Tiger Woods: “Records are great, but you don’t really pay attention to that. The only thing I know is that I have the trophy sitting right next to me. To perform the way I did, and on one of the greatest venues in golf, it doesn’t get much better than that.”
Ernie Els: “I could have played out of my mind and still lost by six or seven. He’s near perfect.”
LONG LIVE THE KING
After the US Open, total domination loomed. Woods won the Open Championship at St Andrews a month later, recording four sub-par rounds (67, 66, 67 and 69).
Next up was the USPGA, where he retained his crown in a thrilling duel with the unknown Bob May. Come April 2001, victory at the Masters meant he held all four Majors at the same time.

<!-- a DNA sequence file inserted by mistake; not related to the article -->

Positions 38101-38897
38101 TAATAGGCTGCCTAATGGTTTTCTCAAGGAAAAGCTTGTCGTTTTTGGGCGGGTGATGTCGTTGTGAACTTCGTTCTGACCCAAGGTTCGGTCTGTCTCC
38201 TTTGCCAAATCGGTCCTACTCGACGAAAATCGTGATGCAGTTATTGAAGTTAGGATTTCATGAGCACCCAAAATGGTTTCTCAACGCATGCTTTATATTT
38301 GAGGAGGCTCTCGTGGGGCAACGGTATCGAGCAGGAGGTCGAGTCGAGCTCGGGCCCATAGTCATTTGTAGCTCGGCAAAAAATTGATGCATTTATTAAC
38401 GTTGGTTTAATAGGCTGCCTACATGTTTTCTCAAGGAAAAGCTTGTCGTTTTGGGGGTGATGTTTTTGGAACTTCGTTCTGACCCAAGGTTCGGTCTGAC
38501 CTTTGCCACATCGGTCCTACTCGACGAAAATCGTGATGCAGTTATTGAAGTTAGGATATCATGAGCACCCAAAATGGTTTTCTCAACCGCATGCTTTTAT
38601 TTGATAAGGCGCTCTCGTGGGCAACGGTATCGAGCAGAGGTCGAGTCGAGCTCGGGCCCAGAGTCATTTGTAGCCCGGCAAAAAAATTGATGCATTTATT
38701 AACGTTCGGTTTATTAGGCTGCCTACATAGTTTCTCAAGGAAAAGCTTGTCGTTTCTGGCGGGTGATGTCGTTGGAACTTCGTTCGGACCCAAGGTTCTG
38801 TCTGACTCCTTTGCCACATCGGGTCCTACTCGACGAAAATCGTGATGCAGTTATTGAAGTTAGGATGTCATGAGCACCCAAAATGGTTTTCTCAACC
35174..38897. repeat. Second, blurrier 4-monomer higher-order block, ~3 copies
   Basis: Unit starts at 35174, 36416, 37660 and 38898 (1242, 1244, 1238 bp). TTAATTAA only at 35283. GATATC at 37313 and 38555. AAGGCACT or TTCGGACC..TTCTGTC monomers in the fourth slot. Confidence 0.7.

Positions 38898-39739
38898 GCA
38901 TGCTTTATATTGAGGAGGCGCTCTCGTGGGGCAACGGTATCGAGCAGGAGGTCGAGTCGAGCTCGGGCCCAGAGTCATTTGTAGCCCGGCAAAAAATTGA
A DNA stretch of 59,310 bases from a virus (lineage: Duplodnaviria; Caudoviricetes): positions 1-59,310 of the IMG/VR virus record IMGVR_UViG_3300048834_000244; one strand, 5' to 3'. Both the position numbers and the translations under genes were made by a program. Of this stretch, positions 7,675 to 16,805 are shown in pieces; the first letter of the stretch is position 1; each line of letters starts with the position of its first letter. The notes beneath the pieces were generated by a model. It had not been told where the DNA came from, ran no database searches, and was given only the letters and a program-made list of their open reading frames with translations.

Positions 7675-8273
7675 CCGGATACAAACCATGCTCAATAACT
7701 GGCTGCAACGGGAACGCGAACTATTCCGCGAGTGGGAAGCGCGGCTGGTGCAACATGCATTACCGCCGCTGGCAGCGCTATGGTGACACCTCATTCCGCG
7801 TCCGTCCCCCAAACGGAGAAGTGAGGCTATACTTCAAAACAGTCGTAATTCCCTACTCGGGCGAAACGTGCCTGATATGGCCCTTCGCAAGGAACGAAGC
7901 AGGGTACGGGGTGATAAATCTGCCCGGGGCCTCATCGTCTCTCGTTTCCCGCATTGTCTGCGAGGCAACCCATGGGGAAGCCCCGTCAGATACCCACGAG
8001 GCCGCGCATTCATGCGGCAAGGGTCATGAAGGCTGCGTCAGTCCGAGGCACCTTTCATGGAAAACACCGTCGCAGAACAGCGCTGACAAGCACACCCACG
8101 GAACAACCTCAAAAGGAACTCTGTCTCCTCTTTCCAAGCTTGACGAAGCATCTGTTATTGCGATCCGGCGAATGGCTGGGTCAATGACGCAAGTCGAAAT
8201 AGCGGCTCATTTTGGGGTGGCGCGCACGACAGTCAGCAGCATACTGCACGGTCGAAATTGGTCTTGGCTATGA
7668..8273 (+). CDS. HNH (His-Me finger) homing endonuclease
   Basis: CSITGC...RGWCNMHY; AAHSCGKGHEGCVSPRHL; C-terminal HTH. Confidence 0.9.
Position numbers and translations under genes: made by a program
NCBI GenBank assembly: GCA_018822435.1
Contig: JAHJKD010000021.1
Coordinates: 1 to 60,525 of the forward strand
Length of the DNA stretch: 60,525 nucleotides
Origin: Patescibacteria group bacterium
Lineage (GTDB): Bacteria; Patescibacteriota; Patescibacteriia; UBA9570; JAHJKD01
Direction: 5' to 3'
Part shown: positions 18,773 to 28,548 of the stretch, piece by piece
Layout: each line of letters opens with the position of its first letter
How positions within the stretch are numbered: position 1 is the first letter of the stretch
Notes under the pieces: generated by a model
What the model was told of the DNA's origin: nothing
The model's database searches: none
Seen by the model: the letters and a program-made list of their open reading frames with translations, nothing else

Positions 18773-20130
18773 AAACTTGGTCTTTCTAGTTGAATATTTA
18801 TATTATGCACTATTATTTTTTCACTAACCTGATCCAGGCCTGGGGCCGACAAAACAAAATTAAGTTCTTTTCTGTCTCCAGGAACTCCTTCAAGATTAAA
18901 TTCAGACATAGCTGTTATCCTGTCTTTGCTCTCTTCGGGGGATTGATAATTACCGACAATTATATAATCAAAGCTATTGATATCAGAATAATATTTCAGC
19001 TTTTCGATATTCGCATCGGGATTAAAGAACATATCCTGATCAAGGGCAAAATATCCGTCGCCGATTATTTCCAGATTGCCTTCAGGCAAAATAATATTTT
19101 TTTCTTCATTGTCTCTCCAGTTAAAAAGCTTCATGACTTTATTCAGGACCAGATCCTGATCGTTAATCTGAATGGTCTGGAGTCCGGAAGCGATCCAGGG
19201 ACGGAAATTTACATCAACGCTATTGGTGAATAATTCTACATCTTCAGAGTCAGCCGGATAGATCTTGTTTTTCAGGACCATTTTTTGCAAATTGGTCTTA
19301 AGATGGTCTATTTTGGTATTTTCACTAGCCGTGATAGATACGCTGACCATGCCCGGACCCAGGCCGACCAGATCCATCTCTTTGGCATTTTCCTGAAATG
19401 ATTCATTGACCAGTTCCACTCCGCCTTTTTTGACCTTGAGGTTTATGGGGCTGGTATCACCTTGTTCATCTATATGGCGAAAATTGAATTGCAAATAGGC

Andy North, ESPN: “He’s the best driver of the ball; he’s the best iron player; he’s got a great short game; he’s the best athlete on the PGA Tour; he works the hardest; he has the best mind. Other than that, he’s average.”
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Alex began his journalism career in regional newspapers in 2001 and moved to the Press Association four years later. He spent three years working at Dennis Publishing before first joining Golf Monthly, where he was on the staff from 2008 to 2015 as the brand's managing editor, overseeing the day-to-day running of our award-winning magazine while also contributing across various digital platforms. A specialist in news and feature content, he has interviewed many of the world's top golfers and returns to Golf Monthly after a three-year stint working on the Daily Telegraph's sports desk. His current role is diverse as he undertakes a number of duties, from managing creative solutions campaigns in both digital and print to writing long-form features for the magazine. Alex has enjoyed a life-long passion for golf and currently plays to a handicap of 13 at Tylney Park Golf Club in Hampshire.